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Facebook AI to sort content for human moderators

Kyle Chua
Facebook AI to sort content for human moderators

FACEBOOK. In this file illustration photo taken on March 25, 2020, a Facebook app logo is displayed on a smartphone in Arlington, Virginia

Photo by Olivier Douliery/AFP

Posts are prioritized for review based on three criteria: their virality, severity, and the likelihood that they’ll violate the site’s policies

Facebook announced on Friday, November 13, that it’s now employing the help of artificial intelligence (AI) to prioritize posts that its human content moderators go through. 

While the social media giant has used technology in its content moderation practices before, this new AI implementation reportedly makes it easier to effectively deal with violating content and bad actors on the site. 

Before, Facebook’s human review team went through posts chronologically as they were reported by the platform’s users. Now, with the new AI, posts are sorted and prioritized for review based on three criteria: their virality, severity, and the likelihood that they’ll violate the site’s policies. 

Virality looks at how much a potentially dangerous post is being shared or liked. Those with more traction will be prioritized over those with little to no views or shares. 

Meanwhile, severity is related to content that can cause real-world harm. For instance, terrorism, suicide and self-injury, and child exploitation will be prioritized over spam. 

Lastly, the AI will also check on the likelihood that content violates Facebook’s policies by identifying signals similar to other violating content in the past.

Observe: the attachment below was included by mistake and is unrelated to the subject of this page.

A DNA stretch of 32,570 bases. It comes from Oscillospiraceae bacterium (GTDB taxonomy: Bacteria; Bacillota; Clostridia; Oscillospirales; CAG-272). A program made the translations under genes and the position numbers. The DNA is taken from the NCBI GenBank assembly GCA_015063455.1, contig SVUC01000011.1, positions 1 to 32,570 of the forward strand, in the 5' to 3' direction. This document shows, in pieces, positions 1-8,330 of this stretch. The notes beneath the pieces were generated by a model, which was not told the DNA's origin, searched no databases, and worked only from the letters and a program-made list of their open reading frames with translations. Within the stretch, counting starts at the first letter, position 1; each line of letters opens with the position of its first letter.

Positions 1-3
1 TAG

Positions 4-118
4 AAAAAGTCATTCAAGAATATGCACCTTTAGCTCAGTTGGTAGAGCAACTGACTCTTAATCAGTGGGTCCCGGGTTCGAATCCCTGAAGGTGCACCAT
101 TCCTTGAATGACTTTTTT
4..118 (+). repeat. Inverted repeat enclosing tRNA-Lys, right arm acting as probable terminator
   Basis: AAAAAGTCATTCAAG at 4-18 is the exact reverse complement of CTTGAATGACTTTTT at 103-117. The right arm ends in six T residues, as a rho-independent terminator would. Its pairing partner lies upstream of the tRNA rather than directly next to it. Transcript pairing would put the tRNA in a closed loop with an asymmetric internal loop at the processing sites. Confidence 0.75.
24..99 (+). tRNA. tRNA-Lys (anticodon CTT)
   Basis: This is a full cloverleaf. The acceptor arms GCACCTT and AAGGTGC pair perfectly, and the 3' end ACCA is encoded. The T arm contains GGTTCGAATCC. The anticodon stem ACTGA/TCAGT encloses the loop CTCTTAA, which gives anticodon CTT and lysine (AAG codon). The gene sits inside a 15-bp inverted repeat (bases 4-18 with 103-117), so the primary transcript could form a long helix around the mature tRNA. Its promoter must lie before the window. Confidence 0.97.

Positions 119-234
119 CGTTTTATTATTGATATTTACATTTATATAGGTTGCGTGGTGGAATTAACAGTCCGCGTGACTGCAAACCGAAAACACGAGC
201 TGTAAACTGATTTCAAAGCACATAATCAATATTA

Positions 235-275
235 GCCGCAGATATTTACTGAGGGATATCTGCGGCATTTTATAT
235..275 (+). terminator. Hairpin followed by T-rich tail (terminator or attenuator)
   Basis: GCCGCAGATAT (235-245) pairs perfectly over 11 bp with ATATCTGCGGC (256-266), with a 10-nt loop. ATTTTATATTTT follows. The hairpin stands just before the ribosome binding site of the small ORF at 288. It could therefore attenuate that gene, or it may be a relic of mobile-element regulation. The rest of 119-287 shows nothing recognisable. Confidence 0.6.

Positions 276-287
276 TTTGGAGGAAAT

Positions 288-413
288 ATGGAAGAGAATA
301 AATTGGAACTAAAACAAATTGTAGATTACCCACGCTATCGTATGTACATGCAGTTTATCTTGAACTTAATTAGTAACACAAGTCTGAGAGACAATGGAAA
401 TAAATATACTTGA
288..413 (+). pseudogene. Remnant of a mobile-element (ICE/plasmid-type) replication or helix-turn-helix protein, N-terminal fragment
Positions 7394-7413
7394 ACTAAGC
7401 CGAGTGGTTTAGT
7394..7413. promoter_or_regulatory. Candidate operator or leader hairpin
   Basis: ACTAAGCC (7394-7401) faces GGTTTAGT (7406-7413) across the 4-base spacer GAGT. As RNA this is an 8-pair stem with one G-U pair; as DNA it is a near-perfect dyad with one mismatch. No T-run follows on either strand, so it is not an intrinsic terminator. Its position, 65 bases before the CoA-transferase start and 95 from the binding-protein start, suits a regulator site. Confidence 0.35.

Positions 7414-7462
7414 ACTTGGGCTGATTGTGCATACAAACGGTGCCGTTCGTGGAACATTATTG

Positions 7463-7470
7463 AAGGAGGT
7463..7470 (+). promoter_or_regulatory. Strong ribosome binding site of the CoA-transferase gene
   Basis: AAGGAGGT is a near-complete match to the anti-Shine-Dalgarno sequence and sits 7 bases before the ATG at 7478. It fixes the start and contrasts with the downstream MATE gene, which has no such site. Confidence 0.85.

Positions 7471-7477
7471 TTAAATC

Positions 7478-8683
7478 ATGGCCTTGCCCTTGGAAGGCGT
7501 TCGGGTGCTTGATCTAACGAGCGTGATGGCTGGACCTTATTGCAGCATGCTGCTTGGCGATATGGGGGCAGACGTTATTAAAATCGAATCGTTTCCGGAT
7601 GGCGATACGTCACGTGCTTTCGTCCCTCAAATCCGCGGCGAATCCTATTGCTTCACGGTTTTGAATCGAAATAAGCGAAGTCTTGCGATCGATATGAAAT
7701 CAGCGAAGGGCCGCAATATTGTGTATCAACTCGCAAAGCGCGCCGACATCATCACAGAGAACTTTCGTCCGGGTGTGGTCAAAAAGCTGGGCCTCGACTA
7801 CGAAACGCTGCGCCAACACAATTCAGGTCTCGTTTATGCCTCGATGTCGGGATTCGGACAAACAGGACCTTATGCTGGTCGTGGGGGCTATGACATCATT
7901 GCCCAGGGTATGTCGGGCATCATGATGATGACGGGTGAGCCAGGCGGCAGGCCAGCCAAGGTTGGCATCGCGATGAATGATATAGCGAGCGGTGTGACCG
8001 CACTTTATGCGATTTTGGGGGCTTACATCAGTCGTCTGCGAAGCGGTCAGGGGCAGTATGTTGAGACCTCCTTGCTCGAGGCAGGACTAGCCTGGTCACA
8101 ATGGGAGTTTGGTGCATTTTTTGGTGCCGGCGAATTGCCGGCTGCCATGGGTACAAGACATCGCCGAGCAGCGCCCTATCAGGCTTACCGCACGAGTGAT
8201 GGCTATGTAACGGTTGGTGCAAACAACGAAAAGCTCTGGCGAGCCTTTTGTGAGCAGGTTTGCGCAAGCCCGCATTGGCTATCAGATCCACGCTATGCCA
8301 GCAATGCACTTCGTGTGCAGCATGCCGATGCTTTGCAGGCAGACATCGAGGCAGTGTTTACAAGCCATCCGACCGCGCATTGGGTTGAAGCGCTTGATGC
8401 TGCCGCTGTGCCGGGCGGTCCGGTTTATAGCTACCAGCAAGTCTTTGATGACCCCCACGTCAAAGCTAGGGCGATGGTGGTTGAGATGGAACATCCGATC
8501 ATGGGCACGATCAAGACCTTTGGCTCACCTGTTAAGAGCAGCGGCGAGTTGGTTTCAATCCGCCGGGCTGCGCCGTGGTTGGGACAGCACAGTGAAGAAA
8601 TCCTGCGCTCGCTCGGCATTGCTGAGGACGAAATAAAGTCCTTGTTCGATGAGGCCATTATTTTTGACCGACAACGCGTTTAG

As to how the AI works, Facebook Community Integrity software engineer Chris Palow explained that it uses a pre-existing system, called “whole post integrity embeddings.”

What this system does is it combines all the elements of a post, from the image to the text to the user who posted it, and analyzes it as a whole, bringing context and allowing for better judgment calls. 

Despite this, Palow noted that the algorithm is not perfect and still struggles in topics that require a lot more context than what can be analyzed, such as bullying, for instance. 

“It’s important to know that all content violations will receive some level of review. Now, we’re just using our system to prioritize and make this better,” Ryan Barnes, Facebook’s Product Manager for Community Integrity pointed out in a media briefing on Tuesday, November 17.

She added they will be using automation more moving forward to lighten the load of the over 15,000 human moderators Facebook has employed around the world.

Facebook moderators review content that has been flagged by the AI or reported by users and decide whether they violate site’s policies or not. – Rappler.com

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